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The museum is closed until Happy Holiday Railway.

Steam Engines

Baldwin 1936 Lehigh & New England 207
Baldwin 1936
Lehigh & New England 207
Description:0-6-0 Switcher

Equipment Information

Lehigh & New England 207 is a heavy switching engine and is the only preserved steam engine from the L&NE, a coal hauling railroad in eastern Pennsylvania. It was built late in the steam era for switching duties in Catasauqua, near Allentown, where a short wheel base was needed to accommodate sharp curves. The engine has a wide firebox for burning Anthracite coal and, unusually, features two fire doors side-by-side. It was later sold by the L&NE and operated on the Detroit waterfront before being acquired by IRM. This engine is the last L&NE steam locomotive to survive and the only piece of ex-L&NE equipment preserved at IRM.

Lehigh & New England 207 Details

Builder: Baldwin Locomotive Works
Year Built: 1936
Builder Number: 61922
Wheel Arrangement: 0-6-0
Length: 66ft 4in
Width: 10ft 6in
Height: 14ft 10in
Weight: 183900 lbs
Brakes: SA2 Independant
Tractive Effort: 44200 lbs
Cylinders: 21×28
Boiler Pressure: 215 psi
Drivers: 51in
Description: Switcher
Arrived: 1974
Condition: Complete / unrestored / not operational

Lehigh & New England 207 Ownership History

1936-? – Lehigh & New England #207
?-1966 – Nicholson Terminal & Dock #14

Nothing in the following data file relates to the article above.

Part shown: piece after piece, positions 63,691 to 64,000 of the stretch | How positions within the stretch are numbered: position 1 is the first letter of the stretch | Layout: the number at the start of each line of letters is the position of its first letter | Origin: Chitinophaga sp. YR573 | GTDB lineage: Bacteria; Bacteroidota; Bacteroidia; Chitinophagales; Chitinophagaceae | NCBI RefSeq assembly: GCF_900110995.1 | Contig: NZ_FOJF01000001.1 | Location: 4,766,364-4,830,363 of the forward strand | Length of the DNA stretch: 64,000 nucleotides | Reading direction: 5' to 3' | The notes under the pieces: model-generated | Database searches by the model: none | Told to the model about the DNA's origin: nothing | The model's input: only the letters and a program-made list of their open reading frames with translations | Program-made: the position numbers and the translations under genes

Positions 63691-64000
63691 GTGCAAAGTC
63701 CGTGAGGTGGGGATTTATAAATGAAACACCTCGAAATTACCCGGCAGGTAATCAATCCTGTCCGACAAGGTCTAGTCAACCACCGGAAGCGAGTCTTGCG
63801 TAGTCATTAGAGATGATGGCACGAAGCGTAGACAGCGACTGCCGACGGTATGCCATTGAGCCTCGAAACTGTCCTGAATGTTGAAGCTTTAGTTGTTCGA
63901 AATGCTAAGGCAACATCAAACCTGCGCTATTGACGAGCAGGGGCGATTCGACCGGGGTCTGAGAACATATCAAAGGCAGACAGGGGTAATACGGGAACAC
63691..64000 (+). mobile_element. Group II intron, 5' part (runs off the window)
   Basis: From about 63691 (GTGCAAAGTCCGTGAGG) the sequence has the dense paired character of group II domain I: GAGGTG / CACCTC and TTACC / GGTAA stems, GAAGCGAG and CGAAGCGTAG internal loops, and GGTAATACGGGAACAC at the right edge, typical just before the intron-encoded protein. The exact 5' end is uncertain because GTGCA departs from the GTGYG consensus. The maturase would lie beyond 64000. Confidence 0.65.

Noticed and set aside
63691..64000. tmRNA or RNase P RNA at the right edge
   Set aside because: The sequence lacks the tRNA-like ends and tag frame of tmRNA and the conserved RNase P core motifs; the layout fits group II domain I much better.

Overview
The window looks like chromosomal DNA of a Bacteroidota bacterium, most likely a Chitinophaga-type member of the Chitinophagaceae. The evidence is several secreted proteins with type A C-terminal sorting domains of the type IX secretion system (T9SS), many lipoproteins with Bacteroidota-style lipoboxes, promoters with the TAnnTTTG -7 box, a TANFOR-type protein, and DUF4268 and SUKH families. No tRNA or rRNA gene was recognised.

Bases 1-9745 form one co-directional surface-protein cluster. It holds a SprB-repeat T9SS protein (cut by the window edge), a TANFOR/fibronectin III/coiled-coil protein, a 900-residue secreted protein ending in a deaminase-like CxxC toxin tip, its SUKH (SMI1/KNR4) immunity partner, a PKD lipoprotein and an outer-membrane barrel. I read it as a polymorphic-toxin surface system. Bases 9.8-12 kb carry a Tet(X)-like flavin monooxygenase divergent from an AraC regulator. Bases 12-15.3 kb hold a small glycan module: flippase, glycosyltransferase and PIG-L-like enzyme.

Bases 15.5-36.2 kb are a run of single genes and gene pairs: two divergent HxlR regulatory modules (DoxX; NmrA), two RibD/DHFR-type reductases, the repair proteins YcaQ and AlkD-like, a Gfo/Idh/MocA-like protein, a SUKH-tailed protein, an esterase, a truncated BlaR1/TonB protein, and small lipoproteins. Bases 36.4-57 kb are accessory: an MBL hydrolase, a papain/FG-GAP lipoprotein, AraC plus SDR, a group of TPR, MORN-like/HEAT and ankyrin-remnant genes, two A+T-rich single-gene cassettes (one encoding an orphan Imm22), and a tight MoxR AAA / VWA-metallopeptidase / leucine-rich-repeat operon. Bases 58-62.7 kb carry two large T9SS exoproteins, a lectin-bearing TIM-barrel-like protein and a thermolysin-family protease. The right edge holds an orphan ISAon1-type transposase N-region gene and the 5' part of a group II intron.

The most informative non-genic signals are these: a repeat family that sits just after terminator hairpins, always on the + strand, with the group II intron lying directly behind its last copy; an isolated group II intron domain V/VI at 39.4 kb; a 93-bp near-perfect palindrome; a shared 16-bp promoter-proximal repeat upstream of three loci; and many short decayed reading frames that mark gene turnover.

1966-1974 – Privately owned, Detroit, MI
1974-present – Illinois Railway Museum, Union, IL

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What was the Lehigh & New England?

The Lehigh & New England Railroad, or L&NE, was a medium-sized railroad between Allentown, PA, and Campbell Hall in downstate New York. Originally conceived as part of an east-west link between Harrisburg, PA, and Boston, MA, the L&NE was constructed in fits and starts during the 1870s and 1880s and never reached either of those termini. It ended up hauling a great deal of anthracite coal from mines in northeastern Pennsylvania and serving as a bridge line between the Reading Company in the west and the Erie and New York Ontario & Western in the east.

The L&NE converted from steam to diesel operation relatively early, but by the late 1950s use of anthracite coal was plummeting and the railroad’s business was declining precipitously. Without a connection between major urban centers or a good alternative traffic source, the L&NE shut down in 1961, one of the earliest significant U.S. railroads to do so.